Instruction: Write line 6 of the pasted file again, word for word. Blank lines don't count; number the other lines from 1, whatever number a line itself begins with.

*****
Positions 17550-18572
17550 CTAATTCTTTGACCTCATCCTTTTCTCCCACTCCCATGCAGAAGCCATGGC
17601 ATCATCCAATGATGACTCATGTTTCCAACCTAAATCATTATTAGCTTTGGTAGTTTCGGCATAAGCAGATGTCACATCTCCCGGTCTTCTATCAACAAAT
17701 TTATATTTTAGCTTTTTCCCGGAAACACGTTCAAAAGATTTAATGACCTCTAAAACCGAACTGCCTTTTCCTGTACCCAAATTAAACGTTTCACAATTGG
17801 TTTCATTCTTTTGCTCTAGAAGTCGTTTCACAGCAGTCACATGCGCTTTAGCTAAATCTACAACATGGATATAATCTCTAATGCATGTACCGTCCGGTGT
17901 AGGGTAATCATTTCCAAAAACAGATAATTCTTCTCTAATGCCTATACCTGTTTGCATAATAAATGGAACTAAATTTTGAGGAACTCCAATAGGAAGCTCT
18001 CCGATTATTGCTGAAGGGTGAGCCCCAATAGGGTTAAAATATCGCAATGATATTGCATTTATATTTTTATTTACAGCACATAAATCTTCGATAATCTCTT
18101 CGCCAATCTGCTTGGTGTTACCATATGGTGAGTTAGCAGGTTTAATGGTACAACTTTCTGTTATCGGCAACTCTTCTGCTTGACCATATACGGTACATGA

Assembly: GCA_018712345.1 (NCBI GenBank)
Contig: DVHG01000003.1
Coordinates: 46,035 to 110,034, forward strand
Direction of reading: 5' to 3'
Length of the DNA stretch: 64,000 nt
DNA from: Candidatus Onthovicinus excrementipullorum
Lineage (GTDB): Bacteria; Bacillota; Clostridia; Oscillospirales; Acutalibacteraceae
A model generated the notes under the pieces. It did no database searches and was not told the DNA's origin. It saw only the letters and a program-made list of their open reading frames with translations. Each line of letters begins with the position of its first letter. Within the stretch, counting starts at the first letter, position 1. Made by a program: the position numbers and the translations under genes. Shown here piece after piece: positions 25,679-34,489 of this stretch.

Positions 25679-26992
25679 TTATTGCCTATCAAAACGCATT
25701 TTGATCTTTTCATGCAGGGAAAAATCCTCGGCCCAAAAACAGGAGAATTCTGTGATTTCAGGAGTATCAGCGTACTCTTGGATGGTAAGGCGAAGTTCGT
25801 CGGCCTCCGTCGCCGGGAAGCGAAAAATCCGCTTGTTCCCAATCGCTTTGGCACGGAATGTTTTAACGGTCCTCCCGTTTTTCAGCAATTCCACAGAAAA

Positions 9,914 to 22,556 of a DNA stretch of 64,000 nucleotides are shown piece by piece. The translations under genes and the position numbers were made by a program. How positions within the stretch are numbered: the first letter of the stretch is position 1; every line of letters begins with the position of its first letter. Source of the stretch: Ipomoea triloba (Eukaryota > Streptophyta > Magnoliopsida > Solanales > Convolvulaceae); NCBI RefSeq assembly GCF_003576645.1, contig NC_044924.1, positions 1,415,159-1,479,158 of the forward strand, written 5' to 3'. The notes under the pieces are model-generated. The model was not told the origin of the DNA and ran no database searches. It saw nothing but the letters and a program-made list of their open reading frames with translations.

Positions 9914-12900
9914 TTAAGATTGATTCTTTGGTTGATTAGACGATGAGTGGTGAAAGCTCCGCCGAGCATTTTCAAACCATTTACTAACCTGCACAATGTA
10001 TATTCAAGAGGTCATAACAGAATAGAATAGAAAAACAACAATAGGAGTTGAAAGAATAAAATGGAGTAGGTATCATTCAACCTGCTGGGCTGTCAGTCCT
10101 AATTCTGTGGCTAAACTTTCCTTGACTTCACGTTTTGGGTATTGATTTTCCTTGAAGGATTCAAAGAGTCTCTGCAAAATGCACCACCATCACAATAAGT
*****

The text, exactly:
17901 AGGGTAATCATTTCCAAAAACAGATAATTCTTCTCTAATGCCTATACCTGTTTGCATAATAAATGGAACTAAATTTTGAGGAACTCCAATAGGAAGCTCT